7-ELEVEN SETTLEMENT GETS QUICK CHECKOUT

A lawyer for the planned 7-Eleven said signage lighting would be turned off, and other lighting would be reduced to the minimum needed for security, during the hours when the store is closed. (Click to enlarge)

By JOHN T. WARD

Ending months of wrangling and litigation in just 35 minutes, Red Bank’s planning board approved the conversion of the Welsh Farms convenience store on East Front Street to a 7-Eleven Monday night.

Not your typical 7-Eleven, though. While the parent corporation usually insists its franchisees keep their stores open 24 hours a day, it’s making an exception in this case, agreeing to limit the shop’s hours of operation to 6 a.m. to 11 p.m. That’s unusual, said lawyer Philip San Filippo, representing Welsh Farms owner Dina Enterprises.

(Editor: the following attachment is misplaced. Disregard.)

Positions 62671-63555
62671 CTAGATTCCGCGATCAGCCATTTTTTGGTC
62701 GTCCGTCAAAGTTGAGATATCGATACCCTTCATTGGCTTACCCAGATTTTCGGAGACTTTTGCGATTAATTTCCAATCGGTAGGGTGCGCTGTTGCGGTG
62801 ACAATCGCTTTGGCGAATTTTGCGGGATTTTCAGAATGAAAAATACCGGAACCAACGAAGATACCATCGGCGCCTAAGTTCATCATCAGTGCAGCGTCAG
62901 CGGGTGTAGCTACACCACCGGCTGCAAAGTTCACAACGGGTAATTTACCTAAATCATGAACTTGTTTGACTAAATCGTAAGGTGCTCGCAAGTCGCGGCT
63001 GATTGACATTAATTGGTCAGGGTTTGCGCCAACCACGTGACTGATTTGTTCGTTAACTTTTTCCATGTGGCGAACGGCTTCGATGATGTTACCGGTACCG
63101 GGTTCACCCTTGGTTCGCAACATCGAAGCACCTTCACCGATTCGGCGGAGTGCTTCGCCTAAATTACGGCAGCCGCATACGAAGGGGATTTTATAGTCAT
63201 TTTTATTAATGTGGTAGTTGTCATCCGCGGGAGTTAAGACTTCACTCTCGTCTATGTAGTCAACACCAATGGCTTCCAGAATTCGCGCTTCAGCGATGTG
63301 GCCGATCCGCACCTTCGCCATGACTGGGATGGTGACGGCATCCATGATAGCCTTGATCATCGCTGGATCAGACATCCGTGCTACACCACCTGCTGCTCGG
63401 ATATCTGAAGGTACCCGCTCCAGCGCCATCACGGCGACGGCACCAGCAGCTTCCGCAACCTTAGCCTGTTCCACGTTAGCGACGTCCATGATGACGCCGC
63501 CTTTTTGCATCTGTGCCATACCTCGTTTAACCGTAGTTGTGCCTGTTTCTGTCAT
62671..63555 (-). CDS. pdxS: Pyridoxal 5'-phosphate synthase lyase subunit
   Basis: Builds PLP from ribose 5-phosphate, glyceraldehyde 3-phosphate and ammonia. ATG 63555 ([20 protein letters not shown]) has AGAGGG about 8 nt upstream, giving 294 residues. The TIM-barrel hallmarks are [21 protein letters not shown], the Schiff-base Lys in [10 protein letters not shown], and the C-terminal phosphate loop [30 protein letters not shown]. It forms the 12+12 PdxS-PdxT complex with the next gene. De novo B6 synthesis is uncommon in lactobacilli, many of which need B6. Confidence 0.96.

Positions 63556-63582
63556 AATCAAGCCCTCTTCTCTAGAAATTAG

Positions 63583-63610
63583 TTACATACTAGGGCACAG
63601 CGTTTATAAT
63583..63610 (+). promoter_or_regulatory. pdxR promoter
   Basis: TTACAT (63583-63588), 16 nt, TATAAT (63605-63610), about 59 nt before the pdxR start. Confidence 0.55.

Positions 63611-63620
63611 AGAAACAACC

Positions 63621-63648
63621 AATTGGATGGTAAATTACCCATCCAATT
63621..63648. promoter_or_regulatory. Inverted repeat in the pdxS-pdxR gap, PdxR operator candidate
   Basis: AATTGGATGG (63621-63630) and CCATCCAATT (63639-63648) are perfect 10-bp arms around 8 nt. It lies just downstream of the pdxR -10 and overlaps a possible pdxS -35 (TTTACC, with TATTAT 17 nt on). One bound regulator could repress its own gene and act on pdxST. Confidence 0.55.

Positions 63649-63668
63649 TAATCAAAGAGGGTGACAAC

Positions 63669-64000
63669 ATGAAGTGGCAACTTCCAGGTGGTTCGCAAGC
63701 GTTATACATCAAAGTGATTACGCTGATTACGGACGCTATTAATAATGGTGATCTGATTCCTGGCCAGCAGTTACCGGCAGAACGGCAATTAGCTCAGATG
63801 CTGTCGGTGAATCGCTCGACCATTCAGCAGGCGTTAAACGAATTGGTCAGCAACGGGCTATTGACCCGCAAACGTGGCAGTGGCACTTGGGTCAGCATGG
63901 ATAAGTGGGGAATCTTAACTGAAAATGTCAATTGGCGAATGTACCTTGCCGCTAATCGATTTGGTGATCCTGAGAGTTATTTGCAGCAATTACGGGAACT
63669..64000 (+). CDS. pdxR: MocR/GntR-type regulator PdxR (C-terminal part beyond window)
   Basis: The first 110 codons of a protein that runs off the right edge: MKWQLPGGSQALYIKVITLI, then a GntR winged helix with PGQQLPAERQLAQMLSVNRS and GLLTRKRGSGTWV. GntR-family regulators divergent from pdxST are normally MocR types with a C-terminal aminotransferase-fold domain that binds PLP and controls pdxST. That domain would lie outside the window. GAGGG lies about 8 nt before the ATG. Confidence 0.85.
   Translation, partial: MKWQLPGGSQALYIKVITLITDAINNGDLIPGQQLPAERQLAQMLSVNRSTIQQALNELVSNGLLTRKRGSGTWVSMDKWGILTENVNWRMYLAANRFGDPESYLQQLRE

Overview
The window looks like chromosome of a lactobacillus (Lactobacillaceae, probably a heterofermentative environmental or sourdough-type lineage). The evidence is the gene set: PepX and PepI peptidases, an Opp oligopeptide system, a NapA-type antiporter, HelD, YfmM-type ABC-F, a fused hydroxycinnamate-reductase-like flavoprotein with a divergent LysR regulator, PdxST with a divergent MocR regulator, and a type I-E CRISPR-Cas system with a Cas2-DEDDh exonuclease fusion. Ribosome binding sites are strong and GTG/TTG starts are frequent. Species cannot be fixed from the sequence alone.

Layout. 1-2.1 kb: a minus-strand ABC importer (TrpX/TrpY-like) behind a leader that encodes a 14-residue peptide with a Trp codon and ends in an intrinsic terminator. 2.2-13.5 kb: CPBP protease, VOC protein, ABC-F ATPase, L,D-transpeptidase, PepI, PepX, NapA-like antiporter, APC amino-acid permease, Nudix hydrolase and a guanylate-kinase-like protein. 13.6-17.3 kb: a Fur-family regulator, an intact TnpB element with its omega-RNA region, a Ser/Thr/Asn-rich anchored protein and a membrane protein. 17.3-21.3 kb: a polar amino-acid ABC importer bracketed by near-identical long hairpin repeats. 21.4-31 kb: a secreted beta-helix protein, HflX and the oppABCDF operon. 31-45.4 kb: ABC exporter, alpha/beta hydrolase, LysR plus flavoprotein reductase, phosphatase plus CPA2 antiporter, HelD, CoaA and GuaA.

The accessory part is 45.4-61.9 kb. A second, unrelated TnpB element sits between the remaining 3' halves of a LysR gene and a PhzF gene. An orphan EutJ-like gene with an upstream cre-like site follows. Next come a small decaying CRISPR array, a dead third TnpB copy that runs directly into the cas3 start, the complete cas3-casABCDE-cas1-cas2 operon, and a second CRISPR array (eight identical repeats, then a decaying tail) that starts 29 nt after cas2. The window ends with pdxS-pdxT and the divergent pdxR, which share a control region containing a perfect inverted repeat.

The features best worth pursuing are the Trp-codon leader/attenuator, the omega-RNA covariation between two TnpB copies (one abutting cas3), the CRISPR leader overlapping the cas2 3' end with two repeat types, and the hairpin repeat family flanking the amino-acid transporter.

“In my experience, 7-Eleven will not agree to anything less than 24 hours,” but was allowing it at this location out of a desire to be “a good neighbor” and comply with local laws, he told redbankgreen after the hearing.

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PLANNERS DEEP-SIX EAST SIDE 7-ELEVEN

The Welsh Farms store, which now closes at 10 p.m., would have become an all-day 7-Eleven if the plan had gone through. (Click to enlarge)

By JOHN T. WARD

Red Bank’s planning board shot down a proposal to convert the East Front Street Welsh Farms convenience store to a 7-Eleven Monday night.

The 6-o vote on a motion by borough Administrator Stanley Sickels was driven by one issue: the plan by the operator, Dina Enterprises, to keep the store that now closes at 10 p.m. open 24 hours a day, seven days a week.

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